Category Archives: breastfeeding

Birth Plans and Breastfeeding.

One thing that’s been on my mind a lot lately is how important it is to have a birth plan. An actual written plan. I’ve had a lot of people tell me it’s not worth it. Don’t bother. Don’t waste your time. Whatever happens, happens.

I understand that whatever happens — happens. Ultimately, at the end of the entire birthing experience — all I really want is to find myself at home with a happy, healthy little baby in my arms.

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Giving Birth, Last Time vs. This Time.

Someone recently asked me, what would I change about this (upcoming) birth from my last one?

That question has had me thinking — really thinking — about how I felt after my first birthing experience. What would I change about it? What will I do differently this time, if anything?

In all honesty, my first birth experience went pretty well. I always knew that I didn’t really want to be induced and I didn’t want a c-section (or, that I wanted to avoid it at all costs unless it came down to an emergency situation — I didn’t want to be one of those “let’s schedule it just to get the baby out” kinda thing). There wasn’t much I could do that Thursday morning when I woke up at 7am to have my water break right there in my bathroom. I kinda wish it hadn’t been first thing in the morning upon waking up to see snow out my window, but hey, there’s not much I can do to control the weather, right?

I didn’t really know what contractions to consider “hospital-worthy” since I’d been having pretty decent contractions for weeks. So when we called the doctor to let him know my water had broken and he asked if I was having contractions, I had said yes. So he said we could go ahead and make our way to the hospital. I didn’t have a bag packed. I hadn’t showered nor had I eaten in the last 12 + hours. If I could go back now, I would’ve stayed home longer. I’d have taken a nice shower or maybe even a bath. I’d have taken my time getting ready, packing a bag, having breakfast, and I would’ve stayed home to labor in the comfort of my own home for a while. I wish everything hadn’t been so RUSH RUSH RUSH. This time when I’m in labor, someone remind me to EAT SOMETHING? Because going 30 something hours without eating was pretty awful.

Once I got to the hospital things went pretty smoothly. I got taken up to my room and dressed into a hospital gown. I was comfortable and got in bed where I got to meet all my nurses and chit chat about how it was my first time. I didn’t get checked or anything immediately, my doctor gave it time. It was suggested that I walked to get labor going, so my husband and I roamed the halls. I passed my doctor in the hall and waved and chit chatted. The nurses showed me where the room is that I could get cold drinks, ice, or anything else I could want (within reason — remember, no food).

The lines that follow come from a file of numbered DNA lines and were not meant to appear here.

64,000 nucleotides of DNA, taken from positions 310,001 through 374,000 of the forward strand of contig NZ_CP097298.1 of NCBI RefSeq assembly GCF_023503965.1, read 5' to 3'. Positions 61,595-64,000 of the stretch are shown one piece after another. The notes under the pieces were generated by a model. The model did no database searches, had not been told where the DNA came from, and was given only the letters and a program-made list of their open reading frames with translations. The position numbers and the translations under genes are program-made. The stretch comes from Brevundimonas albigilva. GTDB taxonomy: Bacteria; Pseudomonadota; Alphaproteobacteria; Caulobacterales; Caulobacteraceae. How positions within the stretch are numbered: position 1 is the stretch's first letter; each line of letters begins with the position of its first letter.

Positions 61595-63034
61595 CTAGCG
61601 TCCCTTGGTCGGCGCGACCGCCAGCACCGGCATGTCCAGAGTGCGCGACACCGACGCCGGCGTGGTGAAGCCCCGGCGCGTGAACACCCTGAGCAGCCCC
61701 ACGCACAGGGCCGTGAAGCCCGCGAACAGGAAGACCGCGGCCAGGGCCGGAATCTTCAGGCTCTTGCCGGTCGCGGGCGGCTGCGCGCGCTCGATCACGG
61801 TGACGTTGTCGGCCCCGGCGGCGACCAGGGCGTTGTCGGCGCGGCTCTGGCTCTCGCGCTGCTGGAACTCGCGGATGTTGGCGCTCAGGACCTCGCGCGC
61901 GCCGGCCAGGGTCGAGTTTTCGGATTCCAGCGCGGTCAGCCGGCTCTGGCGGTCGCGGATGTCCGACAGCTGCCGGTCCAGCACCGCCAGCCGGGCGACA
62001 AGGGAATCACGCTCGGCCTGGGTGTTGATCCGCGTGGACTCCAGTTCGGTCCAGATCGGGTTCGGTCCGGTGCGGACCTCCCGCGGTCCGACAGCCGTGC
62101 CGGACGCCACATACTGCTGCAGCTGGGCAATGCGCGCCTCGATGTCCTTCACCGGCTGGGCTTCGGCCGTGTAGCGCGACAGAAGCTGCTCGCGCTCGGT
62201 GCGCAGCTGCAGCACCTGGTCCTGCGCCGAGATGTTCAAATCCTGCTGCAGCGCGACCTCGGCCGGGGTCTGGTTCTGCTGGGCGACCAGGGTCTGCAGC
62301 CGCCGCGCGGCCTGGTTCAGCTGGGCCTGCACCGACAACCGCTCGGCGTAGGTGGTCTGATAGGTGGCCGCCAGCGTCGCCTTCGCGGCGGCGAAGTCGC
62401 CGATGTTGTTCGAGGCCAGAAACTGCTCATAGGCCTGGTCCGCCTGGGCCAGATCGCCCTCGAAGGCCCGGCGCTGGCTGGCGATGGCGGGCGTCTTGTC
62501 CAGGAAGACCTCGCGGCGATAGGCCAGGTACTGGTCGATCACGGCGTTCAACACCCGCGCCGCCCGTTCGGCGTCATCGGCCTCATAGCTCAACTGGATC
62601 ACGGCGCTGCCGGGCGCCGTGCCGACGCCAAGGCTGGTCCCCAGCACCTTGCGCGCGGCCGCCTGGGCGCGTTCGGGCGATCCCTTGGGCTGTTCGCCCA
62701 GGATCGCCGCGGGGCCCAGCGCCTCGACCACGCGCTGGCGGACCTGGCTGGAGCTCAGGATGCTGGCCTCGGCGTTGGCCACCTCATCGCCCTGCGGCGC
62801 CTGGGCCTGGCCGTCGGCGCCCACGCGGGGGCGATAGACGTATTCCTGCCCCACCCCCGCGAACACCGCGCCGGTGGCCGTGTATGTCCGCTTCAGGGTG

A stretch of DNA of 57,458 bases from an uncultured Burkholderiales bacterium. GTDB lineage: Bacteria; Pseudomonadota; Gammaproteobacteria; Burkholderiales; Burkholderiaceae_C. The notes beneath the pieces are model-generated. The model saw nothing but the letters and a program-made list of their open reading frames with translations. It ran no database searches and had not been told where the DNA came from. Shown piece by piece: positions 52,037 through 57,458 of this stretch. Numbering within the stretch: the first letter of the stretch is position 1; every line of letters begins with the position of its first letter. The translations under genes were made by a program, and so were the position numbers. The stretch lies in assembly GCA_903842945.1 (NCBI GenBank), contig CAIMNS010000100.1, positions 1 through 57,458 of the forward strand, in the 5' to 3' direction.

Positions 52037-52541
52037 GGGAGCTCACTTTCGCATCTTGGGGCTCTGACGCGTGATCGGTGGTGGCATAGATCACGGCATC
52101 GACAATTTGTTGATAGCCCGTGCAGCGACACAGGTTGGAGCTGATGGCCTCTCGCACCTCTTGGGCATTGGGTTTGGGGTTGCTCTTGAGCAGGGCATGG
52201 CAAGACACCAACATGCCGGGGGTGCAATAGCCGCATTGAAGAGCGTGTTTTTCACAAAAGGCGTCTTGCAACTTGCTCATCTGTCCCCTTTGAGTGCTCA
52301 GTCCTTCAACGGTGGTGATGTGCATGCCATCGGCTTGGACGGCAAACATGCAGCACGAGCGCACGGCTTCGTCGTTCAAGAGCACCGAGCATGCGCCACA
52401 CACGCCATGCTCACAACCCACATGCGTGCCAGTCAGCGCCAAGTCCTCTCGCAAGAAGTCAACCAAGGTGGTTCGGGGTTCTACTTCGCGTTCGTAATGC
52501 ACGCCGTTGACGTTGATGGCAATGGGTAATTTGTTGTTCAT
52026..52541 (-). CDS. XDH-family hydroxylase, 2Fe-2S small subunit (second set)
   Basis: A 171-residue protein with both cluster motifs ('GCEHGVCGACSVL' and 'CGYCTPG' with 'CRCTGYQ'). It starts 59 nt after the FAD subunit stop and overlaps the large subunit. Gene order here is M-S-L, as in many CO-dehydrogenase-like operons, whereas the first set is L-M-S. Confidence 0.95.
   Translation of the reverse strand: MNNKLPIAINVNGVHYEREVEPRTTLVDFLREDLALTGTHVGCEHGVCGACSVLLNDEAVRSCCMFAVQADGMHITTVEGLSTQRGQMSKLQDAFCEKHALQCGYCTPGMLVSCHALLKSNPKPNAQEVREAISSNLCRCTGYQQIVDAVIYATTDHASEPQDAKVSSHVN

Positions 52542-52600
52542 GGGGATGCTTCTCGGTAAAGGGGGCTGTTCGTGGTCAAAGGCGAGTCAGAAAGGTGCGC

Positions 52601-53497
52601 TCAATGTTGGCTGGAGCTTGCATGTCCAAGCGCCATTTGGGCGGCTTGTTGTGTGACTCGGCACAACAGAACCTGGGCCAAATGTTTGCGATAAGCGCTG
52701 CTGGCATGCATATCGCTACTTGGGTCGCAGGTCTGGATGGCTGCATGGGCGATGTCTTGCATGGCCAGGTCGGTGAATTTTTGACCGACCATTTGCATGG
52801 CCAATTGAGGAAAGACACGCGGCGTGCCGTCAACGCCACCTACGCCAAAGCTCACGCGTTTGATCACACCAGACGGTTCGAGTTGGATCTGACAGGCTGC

The afternoon came and I was making ZERO progress. I couldn’t get an epidural until I was 4 centimeters. But I was nowhere near that. So, finally, my doctor recommended Pitocin. I didn’t really want to go that route… but at the rate I was going, having my water broken and making no progress, even with the walking, etc., I gave in pretty easily. I was ecstatic when evening came and I FINALLY got near 4 centimeters and could have the epidural. I’m NOT superwoman. I was fine with having pain management.

The rest went pretty easily. I laid in bed watching tv. “Everybody Loves Raymond” was on. Slept a little. The epidural wore off and I had to have more administered. Not a huge deal, but the pain was pretty bad. And the pressure, oh — the pressure! “Oh, it’s just pressure,” the nurse told me. NO, IT’S NOT. I told her my body was pushing on it’s own and I couldn’t stop it. Sure enough, I was right, it was time to push. The pushing took no time at all. My nurse and doctor were awesome, along with my husband by my side, holding my hand (and my puke bucket, because I was puking while pushing).

After the actual delivery is what I would change. I wish he had been placed on my chest immediately. Cord not cut yet. I wanted to be the first one to touch him. Not have him cleaned up and all that stuff, that could’ve waited. I didn’t get to attempt to nurse my baby until 8 hours AFTER he was delivered. That set us up for breastfeeding FAILURE. Even though we overcame it — it wasn’t easy, but we DID IT. This time, I will have it known that I want baby latched as soon as baby is born. I don’t want visitors RIGHT AWAY, I want that first bit of time with just my husband and BABY. I want it known that formula is NOT TO BE GIVEN UNDER ANY CIRCUMSTANCES, because i’m still angry and bitter that my baby boy was given a formula bottle before a breast. I understand that he had to be “observed” for health reasons, but I was drugged and told to go to sleep… Instead, middle of the night or not, I should’ve accompanied baby to the nursery instead. That will be kept in mind this time.